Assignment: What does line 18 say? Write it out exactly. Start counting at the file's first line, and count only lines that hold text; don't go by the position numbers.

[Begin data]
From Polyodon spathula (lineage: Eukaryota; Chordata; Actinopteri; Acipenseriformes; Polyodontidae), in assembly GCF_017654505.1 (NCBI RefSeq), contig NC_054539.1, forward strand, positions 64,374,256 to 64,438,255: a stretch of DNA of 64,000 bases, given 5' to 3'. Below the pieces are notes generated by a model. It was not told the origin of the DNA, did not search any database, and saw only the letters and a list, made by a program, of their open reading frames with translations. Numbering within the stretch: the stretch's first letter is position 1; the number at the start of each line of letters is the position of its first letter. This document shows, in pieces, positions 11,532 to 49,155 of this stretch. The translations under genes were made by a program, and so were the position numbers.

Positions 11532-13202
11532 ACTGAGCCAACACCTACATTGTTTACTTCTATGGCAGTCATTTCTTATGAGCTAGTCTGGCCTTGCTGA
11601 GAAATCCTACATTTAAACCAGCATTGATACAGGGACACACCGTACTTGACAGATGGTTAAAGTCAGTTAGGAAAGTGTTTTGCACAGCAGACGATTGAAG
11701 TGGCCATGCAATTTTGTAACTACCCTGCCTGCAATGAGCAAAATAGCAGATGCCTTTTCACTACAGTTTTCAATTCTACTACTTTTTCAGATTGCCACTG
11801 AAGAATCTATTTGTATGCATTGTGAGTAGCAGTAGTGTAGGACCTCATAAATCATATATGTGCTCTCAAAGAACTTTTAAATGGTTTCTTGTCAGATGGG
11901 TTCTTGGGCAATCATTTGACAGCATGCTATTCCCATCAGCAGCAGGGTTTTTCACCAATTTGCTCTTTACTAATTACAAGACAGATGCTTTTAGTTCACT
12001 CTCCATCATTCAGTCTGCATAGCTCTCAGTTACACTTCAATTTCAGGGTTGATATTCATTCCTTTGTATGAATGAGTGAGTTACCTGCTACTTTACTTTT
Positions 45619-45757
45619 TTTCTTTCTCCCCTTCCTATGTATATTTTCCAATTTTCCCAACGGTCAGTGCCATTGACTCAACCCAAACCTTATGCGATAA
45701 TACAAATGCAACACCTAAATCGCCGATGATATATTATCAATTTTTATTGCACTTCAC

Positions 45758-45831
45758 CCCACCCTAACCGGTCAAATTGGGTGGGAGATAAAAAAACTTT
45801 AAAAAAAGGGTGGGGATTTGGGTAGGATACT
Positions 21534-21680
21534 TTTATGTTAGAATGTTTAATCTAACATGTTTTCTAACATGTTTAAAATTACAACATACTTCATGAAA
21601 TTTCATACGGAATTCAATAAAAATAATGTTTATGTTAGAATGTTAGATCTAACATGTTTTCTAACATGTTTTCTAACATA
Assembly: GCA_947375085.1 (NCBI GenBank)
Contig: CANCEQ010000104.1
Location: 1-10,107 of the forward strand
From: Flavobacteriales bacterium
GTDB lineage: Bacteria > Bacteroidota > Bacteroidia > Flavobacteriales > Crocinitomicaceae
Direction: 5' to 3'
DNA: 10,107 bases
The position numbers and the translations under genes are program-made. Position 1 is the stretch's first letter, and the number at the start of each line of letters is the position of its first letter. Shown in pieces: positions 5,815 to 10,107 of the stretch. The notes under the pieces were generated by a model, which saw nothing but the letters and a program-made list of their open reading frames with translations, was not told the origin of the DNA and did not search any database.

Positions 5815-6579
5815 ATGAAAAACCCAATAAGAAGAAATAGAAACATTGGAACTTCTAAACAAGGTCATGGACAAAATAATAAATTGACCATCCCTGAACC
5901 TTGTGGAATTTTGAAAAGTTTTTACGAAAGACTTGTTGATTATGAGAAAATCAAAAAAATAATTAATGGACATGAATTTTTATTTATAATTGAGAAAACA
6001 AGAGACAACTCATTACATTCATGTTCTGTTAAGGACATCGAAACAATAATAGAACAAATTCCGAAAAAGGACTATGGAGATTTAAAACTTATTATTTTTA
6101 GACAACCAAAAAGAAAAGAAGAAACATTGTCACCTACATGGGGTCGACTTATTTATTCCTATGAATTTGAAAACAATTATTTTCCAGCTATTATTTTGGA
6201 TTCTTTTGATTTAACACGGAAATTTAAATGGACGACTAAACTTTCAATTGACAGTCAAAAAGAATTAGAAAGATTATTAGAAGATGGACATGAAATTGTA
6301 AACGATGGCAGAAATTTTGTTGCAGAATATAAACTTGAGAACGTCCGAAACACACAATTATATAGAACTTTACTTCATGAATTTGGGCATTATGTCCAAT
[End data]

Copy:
Assembly: GCA_947375085.1 (NCBI GenBank)